Practicing Yoga; Practicing Peace
I have been practicing yoga fairly regularly for almost two years now. I’ve thrown up in class, come to terms with my own lack of strength, my pitiful flexibility, and I’ve reveled in the fact that my balance is way better than most of the middle-aged women in class alongside me, so long as I keep my glasses on so everything isn’t blurry.
It is through this source that I learned I had accumulated a basic familiarity with yoga basics: asana, pranayama, and meditation, but that I probably didn’t know much about yoga’s deeper ethical underpinnings.
And so I learned about the concept of ashima, or “nonharming.” According to yoga philosophy, ahisma is the opportunity to relinquish hostility and irritability, and instead make space within your consciousness for peace. I like this concept of making a space for peace, because it is practical advice for following the ethic of God’s Kingdom. How is one a peacemaker. How does one make space for peace, internally and externally?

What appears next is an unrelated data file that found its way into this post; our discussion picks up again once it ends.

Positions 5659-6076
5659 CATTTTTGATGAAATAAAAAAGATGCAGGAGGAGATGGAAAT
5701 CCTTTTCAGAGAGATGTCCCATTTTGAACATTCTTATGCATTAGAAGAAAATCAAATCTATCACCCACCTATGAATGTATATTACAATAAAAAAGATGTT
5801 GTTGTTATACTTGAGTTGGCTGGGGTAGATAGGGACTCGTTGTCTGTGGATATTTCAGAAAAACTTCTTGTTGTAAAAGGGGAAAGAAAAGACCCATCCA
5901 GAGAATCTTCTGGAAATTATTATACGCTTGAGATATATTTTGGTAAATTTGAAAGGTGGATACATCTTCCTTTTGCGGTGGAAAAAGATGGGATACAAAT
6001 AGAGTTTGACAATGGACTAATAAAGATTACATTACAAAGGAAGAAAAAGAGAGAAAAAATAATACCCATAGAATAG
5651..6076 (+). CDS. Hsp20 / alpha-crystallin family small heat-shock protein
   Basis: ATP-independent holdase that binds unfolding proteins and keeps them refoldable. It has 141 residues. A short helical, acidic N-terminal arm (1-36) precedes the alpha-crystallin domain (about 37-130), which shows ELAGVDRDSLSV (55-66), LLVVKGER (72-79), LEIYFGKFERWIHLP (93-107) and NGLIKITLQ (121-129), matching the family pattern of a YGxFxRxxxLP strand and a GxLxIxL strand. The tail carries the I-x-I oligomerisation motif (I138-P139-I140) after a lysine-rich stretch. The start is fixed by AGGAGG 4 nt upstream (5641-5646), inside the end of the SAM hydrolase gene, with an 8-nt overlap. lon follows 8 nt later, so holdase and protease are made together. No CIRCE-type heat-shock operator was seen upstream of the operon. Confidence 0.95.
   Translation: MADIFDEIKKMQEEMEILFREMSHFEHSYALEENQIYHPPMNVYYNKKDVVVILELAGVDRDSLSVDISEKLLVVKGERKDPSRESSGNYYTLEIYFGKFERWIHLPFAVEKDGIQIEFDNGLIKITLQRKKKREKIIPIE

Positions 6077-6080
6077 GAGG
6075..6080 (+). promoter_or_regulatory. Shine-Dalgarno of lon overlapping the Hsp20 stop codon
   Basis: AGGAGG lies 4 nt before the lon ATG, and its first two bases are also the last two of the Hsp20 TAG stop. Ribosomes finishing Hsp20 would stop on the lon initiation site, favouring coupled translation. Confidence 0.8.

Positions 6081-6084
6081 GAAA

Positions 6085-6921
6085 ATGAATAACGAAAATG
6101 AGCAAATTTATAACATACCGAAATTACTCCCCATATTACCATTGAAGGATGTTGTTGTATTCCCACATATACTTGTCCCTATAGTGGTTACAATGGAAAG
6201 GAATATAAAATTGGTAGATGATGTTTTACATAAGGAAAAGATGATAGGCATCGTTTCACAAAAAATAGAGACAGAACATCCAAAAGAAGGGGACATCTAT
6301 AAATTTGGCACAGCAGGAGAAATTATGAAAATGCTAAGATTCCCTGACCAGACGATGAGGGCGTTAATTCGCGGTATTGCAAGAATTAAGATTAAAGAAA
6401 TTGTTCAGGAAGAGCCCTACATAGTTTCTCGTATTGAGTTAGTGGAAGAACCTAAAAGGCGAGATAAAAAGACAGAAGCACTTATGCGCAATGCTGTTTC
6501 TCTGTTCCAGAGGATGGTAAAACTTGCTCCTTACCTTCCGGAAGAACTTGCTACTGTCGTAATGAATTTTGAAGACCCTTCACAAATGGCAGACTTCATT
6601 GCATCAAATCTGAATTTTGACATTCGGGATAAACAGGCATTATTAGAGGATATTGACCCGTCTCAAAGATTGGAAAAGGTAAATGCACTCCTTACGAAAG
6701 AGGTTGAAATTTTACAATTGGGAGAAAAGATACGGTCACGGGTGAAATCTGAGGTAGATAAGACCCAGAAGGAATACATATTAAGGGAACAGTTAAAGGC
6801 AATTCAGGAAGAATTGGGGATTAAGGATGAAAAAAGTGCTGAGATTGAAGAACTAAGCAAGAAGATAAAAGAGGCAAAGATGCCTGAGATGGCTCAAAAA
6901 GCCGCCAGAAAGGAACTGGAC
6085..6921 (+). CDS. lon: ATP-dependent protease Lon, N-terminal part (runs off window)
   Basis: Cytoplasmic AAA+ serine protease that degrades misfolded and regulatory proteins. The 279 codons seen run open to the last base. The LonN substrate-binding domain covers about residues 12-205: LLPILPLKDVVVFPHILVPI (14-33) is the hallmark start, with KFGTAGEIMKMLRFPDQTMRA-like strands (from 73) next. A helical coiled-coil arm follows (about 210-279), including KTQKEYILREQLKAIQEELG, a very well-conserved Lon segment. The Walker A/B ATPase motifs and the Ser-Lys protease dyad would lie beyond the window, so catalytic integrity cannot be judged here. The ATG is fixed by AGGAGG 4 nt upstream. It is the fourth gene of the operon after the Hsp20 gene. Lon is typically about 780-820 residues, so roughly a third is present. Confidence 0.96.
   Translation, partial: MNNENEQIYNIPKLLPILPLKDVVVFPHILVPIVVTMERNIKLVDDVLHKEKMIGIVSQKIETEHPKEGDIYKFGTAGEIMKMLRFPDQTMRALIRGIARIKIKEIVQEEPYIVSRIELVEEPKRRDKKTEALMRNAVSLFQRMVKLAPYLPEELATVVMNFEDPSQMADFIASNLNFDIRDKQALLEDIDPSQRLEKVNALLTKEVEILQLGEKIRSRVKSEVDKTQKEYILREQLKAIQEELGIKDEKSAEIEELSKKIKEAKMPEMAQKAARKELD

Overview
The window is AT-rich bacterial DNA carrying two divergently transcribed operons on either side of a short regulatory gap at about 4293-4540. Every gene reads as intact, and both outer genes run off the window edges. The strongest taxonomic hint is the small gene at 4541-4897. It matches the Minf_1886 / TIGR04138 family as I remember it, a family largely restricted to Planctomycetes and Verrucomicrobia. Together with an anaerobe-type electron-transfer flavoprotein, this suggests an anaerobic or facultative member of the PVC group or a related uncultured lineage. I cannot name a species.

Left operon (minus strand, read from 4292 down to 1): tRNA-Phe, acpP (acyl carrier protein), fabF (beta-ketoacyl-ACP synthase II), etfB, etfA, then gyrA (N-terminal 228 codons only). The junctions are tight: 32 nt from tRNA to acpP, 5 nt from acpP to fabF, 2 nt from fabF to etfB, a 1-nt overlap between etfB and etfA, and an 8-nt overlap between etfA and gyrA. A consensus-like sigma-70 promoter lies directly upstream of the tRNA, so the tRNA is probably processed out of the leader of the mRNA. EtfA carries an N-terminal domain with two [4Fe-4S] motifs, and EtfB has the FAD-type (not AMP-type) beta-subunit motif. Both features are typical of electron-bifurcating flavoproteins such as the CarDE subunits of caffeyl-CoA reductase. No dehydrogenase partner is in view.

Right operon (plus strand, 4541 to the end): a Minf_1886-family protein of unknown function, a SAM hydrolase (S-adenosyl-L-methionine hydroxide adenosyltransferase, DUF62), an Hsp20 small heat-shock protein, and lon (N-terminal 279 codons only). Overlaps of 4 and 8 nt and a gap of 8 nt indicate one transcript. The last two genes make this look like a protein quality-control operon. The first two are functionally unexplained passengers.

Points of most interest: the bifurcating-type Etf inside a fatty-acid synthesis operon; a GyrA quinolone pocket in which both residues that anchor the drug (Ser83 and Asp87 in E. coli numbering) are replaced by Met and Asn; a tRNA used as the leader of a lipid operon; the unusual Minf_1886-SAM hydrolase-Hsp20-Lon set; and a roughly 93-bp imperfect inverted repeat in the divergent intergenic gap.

This is easier said than done, but the intentional practice of ahimsa is a pathway to making this ethic of peace a reality. As the Yoga Sutra says, “around one who is solidly established in nonviolence, hostility disappears.”